Lately the company has added a new, holiday-themed twist to its marketing ploy. A recently created landing page at WishforSanta.com displays a warm Christmas scene, complete with glowing hearth, stockings, wrapped gifts, and Tannenbaum. Visitors are asked to specify whether they are a “boy” or “girl.” Multiple sources concurred the page could be construed as a bid to reach those under 13, in violation of child marketing regulations.
An MMA member, Mobile Messenger declined an interview request, but did issue a statement.
“As a company Mobile Messenger and its clients adhere to the regulations set by the Mobile Marketing Association and all carriers across the US,” it said in part. “The business model operated within the US for premium cell phone services is a highly regulated industry. Consumers must double opt-in, meaning they must verify they are the owner of the device and are accepting the chargers.”
Yet while the company requires people to verify they own a mobile device, the Mobile Marketing Association’s (MMA) requirements go further than that, insisting any promotional offer must “clearly indicate whether the service is a subscription.” Many sites run by Mobile Messenger and its partners don’t do that.
Additionally, the MMA just updated its guidelines to add an affiliate marketing clause that states “jump pages and landing pages must be controlled and managed by the applicable content provider.”
“Affiliate marketing has been a problem,” MMA CEO Laura Marriott told ClickZ.
Mobile Messenger’s MMA membership remains in good standing and the company has sponsored some of the group’s events. However, Marriott said she was unaware of many of the sites such as those listed above that have been advertised so heavily online.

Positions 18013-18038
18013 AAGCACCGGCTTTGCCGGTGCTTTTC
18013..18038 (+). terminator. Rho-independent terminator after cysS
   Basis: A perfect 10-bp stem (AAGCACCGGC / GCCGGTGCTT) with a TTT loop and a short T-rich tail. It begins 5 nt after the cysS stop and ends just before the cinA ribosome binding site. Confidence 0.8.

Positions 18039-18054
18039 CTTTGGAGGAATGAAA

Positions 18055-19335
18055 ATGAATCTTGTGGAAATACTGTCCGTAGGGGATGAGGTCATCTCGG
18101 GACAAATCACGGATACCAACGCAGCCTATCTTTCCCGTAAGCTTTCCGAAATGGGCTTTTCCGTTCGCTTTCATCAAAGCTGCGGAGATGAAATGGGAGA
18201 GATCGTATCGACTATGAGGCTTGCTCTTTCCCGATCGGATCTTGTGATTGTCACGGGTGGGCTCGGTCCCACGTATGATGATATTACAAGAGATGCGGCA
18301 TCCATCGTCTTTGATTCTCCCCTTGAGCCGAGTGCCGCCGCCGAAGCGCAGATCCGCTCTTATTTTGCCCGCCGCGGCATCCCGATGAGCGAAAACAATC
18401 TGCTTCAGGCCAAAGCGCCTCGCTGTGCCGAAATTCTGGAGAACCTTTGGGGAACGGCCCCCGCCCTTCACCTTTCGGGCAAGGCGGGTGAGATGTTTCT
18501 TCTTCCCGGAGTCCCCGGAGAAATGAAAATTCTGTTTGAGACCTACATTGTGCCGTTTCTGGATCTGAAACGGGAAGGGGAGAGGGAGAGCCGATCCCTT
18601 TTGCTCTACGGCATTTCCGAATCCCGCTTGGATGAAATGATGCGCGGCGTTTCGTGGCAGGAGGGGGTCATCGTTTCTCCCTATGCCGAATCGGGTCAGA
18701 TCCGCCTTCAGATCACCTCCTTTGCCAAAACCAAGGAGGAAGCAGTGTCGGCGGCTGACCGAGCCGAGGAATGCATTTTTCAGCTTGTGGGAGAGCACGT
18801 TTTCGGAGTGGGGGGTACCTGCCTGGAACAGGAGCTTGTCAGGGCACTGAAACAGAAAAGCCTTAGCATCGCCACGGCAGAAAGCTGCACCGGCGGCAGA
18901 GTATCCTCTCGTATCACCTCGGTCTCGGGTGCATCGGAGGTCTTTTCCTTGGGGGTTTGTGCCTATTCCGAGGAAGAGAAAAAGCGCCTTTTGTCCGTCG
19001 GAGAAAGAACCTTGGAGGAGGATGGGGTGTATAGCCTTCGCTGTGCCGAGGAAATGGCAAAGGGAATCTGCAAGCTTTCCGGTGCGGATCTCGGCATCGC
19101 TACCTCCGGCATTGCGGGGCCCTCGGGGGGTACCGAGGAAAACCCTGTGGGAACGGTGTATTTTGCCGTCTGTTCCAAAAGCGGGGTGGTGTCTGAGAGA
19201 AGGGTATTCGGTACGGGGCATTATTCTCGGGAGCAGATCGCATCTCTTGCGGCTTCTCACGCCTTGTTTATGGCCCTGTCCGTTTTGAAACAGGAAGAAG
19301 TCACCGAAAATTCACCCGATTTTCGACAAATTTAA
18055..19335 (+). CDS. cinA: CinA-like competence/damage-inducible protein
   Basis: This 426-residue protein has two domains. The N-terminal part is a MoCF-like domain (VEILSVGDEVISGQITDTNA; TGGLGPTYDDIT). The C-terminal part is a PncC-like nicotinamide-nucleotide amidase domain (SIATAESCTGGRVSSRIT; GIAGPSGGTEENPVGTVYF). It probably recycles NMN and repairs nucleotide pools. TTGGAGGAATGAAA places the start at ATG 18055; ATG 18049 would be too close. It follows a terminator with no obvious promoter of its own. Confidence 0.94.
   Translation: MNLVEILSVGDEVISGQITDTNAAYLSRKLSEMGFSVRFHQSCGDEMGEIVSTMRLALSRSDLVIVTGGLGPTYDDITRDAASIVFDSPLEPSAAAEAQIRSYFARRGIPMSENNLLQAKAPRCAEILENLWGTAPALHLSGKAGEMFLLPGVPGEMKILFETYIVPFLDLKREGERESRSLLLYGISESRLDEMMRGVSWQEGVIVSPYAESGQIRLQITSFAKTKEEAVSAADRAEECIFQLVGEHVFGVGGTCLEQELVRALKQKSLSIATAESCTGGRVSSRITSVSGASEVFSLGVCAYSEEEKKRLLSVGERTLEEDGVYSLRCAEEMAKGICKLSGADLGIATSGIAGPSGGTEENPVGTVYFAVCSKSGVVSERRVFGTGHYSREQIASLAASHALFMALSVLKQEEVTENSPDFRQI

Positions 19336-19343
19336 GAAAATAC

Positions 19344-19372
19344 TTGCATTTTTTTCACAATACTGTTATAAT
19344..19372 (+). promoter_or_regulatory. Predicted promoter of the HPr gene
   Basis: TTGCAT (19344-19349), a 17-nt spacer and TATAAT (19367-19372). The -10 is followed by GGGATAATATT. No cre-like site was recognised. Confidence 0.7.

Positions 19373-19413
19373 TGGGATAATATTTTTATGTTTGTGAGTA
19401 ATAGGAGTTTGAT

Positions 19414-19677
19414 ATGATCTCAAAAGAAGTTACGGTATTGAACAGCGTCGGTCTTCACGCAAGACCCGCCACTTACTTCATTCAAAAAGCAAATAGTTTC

MySpace, which has sold a vast quantity of ads to Mobile Messenger and its affiliates, declined to comment for this story. However a source familiar with the situation suggested executives are well aware of the vast number — and misleading nature — of the ads they’ve sold to the company and its affiliates. According to the source, ad placements on MySpace generated approximately 50 percent of Mobile Messenger revenue as of last week.
Other sources of inventory have included Google AdWords and Yahoo Search Marketing, although the source said Google has already blocked the ads. Additionally, this individual added Mobile Messenger has already determined its days advertising on MySpace may be numbered.
As of December 14, MySpace continued to sell large volumes of remnant inventory to Mobile Messenger partners. Those affiliates include firms like Tatto Media, Incentaclick, and AdAxiom, firms that host landing pages or redirects to pages with Mobile Messenger promotions. Without MySpace’s willingness to sell bulk ads to them, Mobile Messenger would have a very hard time netting customers, Jupiter Research analyst Emily Riley said.
The Florida AG now says it’s begun to investigate Web sites that play host to misleading and deceptive ads, as well as other stakeholders such as mobile carriers, affiliate networks and billing aggregators.
The AG is waging an ongoing campaign against what it views as deceptively marketed mobile content services, having recently won a $1 million “contribution” from AzoogleAds, and slapped ringtones marketer Buongiorno USA with a lawsuit.
“We want Web sites to know they’re not going to be immune,” said Bureau Chief Palecki. “They will be next. We hope that some of these Web sites will start to look at the ads they’re putting on those sites and will tell those entities that are fraudulently advertising that they’re not welcome.”
This story has been updated to reflect that the reported Nielsen AdRelevance data from October covers sponsored link impressions, not all impressions.